On July 9, Health Canada announced that they would begin selling marijuana to the 582 patients who have qualified for exemptions. However, many patients and cannabis advocates doubted that any marijuana would ever actually be made available, and many doctors also opposed the government’s plan.
Ontario courts had ordered the government to share their stash of federally-grown herb back in January, with a six-month deadline to comply or the whole marijuana law would be struck down. The feds waited until the very last day possible to announce that they would make the buds available, and Health Minster anne McClellan made it clear that she was only doing this because she was forced to.
“There have been no studies anywhere in the world that have been able to confirm medicinal benefit,” said McClellan, ignoring hundreds of studies into the therapeutic benefits of raw cannabis and extracted cannabinoids. McClellan added that the government was appealing the court decision, and that the distribution program would be stopped as soon as legally possible.
Health Canada claims to have 1650 pouches of marijuana already packed and ready for sale to patients. The marijuana will be sold for a flat rate of $5 per gram, which comes to $140 per ounce. The street cost of pot in Canada ranges from about $200 to $250 per ounce.
The government also says they will sell marijuana seeds at a cost of $20 for a bag of 30. It is unlikely that the feds will be able to provide any details as to what strains of seeds they are providing.
The marijuana and seeds would be made available to doctors, who would then sell it to their patients who have qualified for exemptions. Although there is only 582 exemptees so far, there are thousands more who are in the lengthy process of making an application.
Doctors against cannabis
The Canadian Medical Association is opposed to medical marijuana, and is advising doctors not to dispense the herb. Many doctors quoted in the media agreed that they would not provide marijuana to their patients.
“Do I want to be a drug dealer? No. I have absolutely no interest in distributing pot. I’ll have people breaking into my clinic,” said one typical Ontario doctor quoted in the media.
A Health Canada spokesperson said that the cannabis would only be provided to doctors who support medical use of marijuana and have a patient who has an exemption.
To get an exemption for medical marijuana use, a person applies to a doctor, who must certify the drug is beneficial to the patient. The doctor signs a form, including a controversial section that says the doctor agrees “the benefits to the applicant from the recommended use of marijuana would outweigh any risks associated with that use.”
Some doctors worry that this section could expose them to lawsuits if a patients suffered adverse affects from their cannabis use.
Other doctors exposed their ignorance of cannabis in their comments against it. Dr Bill Pope, registrar of Manitoba’s College of Physicians and Surgeons told the media that “You’re taking a leaf, crumpling it up, and smoking it,” apparently unaware that it is cannabis buds, not leaves, which are consumed.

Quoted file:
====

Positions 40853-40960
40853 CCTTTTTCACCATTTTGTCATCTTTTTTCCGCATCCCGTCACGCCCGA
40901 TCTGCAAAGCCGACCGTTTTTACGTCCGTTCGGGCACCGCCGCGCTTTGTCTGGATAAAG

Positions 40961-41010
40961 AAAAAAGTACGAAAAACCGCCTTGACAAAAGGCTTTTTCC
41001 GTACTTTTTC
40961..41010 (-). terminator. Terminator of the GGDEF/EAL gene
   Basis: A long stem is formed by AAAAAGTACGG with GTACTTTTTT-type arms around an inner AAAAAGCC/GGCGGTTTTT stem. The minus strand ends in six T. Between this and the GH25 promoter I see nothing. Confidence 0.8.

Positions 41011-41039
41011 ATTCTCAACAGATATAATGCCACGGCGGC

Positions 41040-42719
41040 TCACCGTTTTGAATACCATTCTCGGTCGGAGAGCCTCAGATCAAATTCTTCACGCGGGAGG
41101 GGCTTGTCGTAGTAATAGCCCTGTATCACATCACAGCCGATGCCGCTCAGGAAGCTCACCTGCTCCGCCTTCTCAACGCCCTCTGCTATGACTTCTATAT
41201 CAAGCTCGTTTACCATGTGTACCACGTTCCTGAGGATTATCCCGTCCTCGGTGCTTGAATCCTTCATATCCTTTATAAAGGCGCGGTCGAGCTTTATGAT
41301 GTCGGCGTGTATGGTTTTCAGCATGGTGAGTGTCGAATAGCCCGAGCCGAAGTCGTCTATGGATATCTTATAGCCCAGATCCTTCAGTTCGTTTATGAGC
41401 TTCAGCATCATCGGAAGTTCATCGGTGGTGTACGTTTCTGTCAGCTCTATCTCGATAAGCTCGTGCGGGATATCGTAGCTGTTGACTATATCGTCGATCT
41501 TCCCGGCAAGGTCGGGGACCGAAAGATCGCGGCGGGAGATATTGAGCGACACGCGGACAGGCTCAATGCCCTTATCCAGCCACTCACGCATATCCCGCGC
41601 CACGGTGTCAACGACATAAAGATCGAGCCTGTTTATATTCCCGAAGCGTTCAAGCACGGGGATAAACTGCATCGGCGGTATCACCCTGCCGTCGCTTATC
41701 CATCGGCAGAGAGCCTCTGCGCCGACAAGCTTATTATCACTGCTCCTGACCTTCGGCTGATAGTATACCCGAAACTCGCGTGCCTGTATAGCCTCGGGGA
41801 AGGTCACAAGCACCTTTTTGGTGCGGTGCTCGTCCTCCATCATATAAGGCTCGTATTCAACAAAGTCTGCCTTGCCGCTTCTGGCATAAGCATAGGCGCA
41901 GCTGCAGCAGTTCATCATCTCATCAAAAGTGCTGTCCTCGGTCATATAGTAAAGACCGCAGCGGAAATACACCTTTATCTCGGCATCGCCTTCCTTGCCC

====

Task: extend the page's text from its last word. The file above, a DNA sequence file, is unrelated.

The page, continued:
Only a few doctors were willing to contradict the stance of the government and the Canadian Medical Association. One was Dr Paul Conyette, a family physician at a naturopathic clinic in Brandon, Manitoba.
“I think it’s interesting that so many clinical trials are necessary before a prescription can be signed for medicinal marijuana, because there are many drugs that are being used that have never passed double-blind placebo controlled studies,” Conyette told the Brandon Sun. “Why would medicinal marijuana be singled out, when 80 per cent of many hospital procedures have never been studied with double-blind, placebo controlled tests?”
The Canadian Medical Association claims that they oppose medical marijuana because the herb has not gone through adequate clinical trials. This claim is echoed by Anne McClellan, Minister of Health.
“We’re not convinced in terms of the medicinal benefits,” said McClennan, “which is why we are supporting clinical trials.”
Yet in June, Health Canada cancelled funding for some of the nation’s first official clinical trials of raw cannabis, which were to be run by the Community Research Initiatives of Toronto. With the sudden cut of promised federal support, the organization has essentially shut down.
Senator Pierre Claude Nolin, chair of a Senate committee that called for pot to be legalized for anyone over 16, was highly critical of the way Health Canada is dealing with the medical marijuana issue.”You can smell the bad faith of the government,” Nolin told the media.
Cannabis Culture publisher Marc Emery has decided to go one better on the government’s offer to sell seeds to legal med-pot patients. Emery has announced that he will provide 30 free seeds from his collection to any med-pot patient who sends him a photocopy of their official Health Canada exemption.
“The seeds Health Canada is selling come from plants grown from my seeds anyway” says Emery, referring to the fact that the government’s grow-op in Flin-Flon, Manitoba, used seeds seized by police in raids on Emery and other seed merchants. “So I thought we should just cut out the middle-men, and I would provide seeds to legal exemptees at no cost.”
With the government’s history of stalling and lying about medical cannabis, we can expect that it will likely be some time before the feds actually make good on their promise to share their stash with some of Canada’s most sick and vulnerable citizens.
* Marc Emery free seeds offer on Pot-TV: www.pot-tv.net/archive/shows/pottvshowse-2063.html
* Globe & Mail: MDs Will Dispense Marijuana
* Edmonton Sun: Special Delivery! Feds to Begin Mailing Marijuana
* Health Canada’s medical marijuana FAQ: www.hc-sc.gc.ca/english/protection/marijuana.html
* Health Canada’s background information on medical marijuana: www.hc-sc.gc.ca/english/media/issues/marijuana.html